18. View the impressive publicity video, then roll it again while you imagine NIL use of fossil fuel, as far too many ignorant idealists are protesting for. I fear for the future of science globally so long as these nut cases are being heard. Geoff

  19. To do this, the satellite uses a laser altimeter – an instrument that times how long it takes light to travel to Earth’s surface and back.

    Light does not travel.
    Travelling implies time.
    Light is outside of time.
    Since it propagates at the “speed” of – um – light, a light photon does not experience any passing of time.

    Time is different at either end of a light wavetrain.
    The longer the wavetrain the bigger the difference.
    Time and distance are one – Einstein’s chief insight.

    • PBS SpaceTime on youtube did a series of four videos on just this trying to explain it to intelligent laymen. You’re right in what you state, but I can’t get my head around it at all.

  20. I loved the video, and applaud the courage of these scientists. Anyone who thinks Antarctica is a breeze should read Admiral Richard Byrd’s Alone. He was determined to spend an Antarctic winter alone at an ice station near the South Pole. Unfortunately, not long into the ordeal, his kerosene stove flue leaked carbon monoxide into his below ground shelter, nearly killing him. It’s an amazing read, and I highly recommend it (spoiler alert: he survived [to, uh, write the book]).

  21. Great post. My prediction has been confirmed. anytime any new science or device is featured the comments
    will follow the same pattern.

    1. Great we need more X
    2. I dont believe Y,
    3. blah, blah blah, Mike mann
    4. blah blah blah… adjustments
    5. blah blah… einstein
    6. I would have done it this way
    7.. blah blah blah, dont trust nasa
    8.. when I was kid

    • You would prefer if we all cheered and congratulated them? Perhaps they do deserve some.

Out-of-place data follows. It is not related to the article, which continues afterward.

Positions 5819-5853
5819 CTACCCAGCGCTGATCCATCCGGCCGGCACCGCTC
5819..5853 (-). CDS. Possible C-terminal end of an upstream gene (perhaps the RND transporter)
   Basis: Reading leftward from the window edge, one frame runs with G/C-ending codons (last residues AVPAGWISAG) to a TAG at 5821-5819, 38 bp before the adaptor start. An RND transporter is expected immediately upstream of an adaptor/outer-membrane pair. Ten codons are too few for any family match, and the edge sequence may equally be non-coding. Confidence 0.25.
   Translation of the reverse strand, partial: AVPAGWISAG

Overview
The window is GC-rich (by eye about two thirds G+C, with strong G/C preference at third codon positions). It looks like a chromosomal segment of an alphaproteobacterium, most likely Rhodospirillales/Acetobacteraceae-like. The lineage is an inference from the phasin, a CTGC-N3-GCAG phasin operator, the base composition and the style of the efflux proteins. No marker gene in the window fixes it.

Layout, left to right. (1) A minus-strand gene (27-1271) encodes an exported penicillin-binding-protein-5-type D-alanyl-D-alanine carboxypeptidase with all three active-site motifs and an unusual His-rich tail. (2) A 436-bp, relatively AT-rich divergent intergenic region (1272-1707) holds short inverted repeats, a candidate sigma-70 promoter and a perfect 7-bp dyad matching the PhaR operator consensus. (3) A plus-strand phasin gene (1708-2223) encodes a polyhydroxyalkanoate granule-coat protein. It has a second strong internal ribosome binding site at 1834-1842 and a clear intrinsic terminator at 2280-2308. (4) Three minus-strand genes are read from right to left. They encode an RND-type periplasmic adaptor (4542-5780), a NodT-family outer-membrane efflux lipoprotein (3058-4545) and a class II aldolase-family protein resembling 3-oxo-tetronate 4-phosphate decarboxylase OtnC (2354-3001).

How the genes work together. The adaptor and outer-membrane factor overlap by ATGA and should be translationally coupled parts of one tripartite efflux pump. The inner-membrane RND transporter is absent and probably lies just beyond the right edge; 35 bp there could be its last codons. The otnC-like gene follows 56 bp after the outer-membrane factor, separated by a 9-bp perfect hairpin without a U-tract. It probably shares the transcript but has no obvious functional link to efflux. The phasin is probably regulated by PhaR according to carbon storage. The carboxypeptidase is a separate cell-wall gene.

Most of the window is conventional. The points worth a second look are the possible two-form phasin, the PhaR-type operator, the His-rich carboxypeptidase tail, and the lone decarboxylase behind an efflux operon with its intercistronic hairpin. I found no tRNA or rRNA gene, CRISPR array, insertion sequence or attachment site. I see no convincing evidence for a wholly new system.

Now since you initiated this snark, I shall continue in kind…

      steven mosher’s comments will follow the same pattern.
      1. Snark
      2. You’re wrong
      3. You need to read it
      4. Maths error
      5. blah blah blah… Snark
      6. Anthony still hasn’t published his code.

  22. One slight sadness: they do not record any data for a track segment that only passes over open ocean. So this cannot be used as a cross-check against global sea level assessments. I was hoping that this information might be useful for tracking soil erosion, but from some of the comments the (true) vertical resolution might not be up to it, and the horizontal resolution is not that great. I am a little puzzled: knowing the distance between “ground” and satellite is only going to give you elevation if you know the satellite’s position to the same accuracy; does anyone know how good that is?

  23. Greeeeat. Gonna track teeny tiny changes. Sounds like the gnat’s ass of ice and snow covering measurements designed to do one thing: Frighten weak minded people.

    Look, we are in a warm climate optimum with the slightest of nudges up and down. Why the hell do we need to spend more money likely targeted to make that look like a bad thing?

  24. Steven,

    Are you a bit credulous? In engineering school we learned about this thing, called Calibration. Huge variables, just what is the altitude of the bird, just what is Earth’s gravity field, just what is the resolution of this laser? Might have some data about the latter, the two formers, not so much.

    NASA is claiming 2 cm resolution, but with no evident calibration, and their record from GRACE and the previous ICE-SAT, “Inquiring Minds Want To Know….”

    Takes 8 GPS satellites simultaneously to get resolution under an inch. Sure, no one at NASA would take any liberties with this, mining-hating MoFo’s that they are….